When lifting with a hex bar, it’s good to use large-diameter weights, as that makes for a better lift
In this post I will refer to some things that I have learned, from travelling back and forth, visiting fitness centres in both cities.
Interior layout of fitness facilities
I work out regularly at a YMCA fitness centre in Stratford. The location works well for me; it enables me to make good progress in my strength training and fitness routines.
A Feb. 4, 2013 Stratford Beacon Herald article, entitled “Ribbon cut on $500,000 upgrade at Stratford YMCA,” provides some background about the facility.
Some of the treadmills at the facility offer a view of Downie Street, one of Stratford’s main streets. I like to look out toward a street scene when I have a cardio workout.
A similar street scene is available, when a person is using a treadmill at the top floor of the Humber College fitness centre, where I like to work out when I’m in Toronto. In this case, you’re looking at Lake Shore Blvd. West and on the horizon you can also see Lake Ontario
The Stratford facility has adequate room for strength training and cardio workouts. It doesn’t feature the kind of restricted space that characterizes the Gus Ryder Health Club in New Toronto, where I used to work out before the Humber College facility opened a few years ago.
The Humber College facility has the most room by far; there’s a sense of easy movement, from one piece of equipment to another, with never a situation where people are bumping into each other. Having enough room to easily move around really makes a huge difference, I have found over the years, working out at many different facilities.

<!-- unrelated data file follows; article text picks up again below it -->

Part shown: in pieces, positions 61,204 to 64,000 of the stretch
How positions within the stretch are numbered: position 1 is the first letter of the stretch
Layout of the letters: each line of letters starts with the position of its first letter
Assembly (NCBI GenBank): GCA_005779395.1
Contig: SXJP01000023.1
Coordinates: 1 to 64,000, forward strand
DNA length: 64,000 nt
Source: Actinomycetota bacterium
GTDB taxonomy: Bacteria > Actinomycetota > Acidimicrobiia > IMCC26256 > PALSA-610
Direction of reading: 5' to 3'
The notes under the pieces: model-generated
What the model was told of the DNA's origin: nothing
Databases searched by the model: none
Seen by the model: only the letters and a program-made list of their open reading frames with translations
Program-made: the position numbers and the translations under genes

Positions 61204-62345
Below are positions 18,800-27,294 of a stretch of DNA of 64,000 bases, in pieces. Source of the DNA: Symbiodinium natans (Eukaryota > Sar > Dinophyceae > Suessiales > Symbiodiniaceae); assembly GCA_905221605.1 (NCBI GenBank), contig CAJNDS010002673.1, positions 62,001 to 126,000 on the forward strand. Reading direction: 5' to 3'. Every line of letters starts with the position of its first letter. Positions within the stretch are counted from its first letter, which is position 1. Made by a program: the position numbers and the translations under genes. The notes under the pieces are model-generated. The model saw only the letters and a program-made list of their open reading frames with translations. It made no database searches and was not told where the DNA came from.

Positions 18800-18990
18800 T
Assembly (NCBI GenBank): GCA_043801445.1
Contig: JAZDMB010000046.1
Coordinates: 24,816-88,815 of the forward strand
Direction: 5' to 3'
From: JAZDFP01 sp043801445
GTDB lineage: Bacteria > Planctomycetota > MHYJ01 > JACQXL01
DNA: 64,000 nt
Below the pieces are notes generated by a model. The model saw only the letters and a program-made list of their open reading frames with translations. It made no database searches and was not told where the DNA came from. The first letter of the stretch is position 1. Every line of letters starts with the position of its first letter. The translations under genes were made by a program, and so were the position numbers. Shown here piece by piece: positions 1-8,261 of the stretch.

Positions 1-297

Hex bar deadlifts
I like using a hex bar for deadlifts, as the design makes for a more direct line of vertical travel than is the case with a barbell deadlift.
On a recent visit, I learned something about deadlift hex bars that had not occurred to me before. I hadn’t realized that hex bars can be quite long, or can be quite short. The hex bar at the Humber facility is relatively short. That means it’s easy to move into an upright position for storage.
In contrast, the hex bar at the Stratford facility is quite a bit longer, meaning that it’s quite unwieldy to maneuver when you’re removing it, or replacing it, at the upright storage rack, where bars are kept when not in use. I prefer the shorter bar.
At the Humber centre, large-diameter 25-pound weights are readily at hand. When you use such larger weights (I currently use four of them on the 60-pound hex bar at Humber), your lift begins higher up, as compared to when you use smaller-diameter 25-pound weights.
I much prefer to start at the slightly higher elevation, when performing the deadlift. I would not have noticed such a detail, were I note travelling back and forth, between the two facilities.
If I buy a hex bar for home use in future, I’ll be sure to go with the larger-diameter 25-pound weights, as in my case they enable a smoother and more effective lift, than is the case with smaller-diameter weights.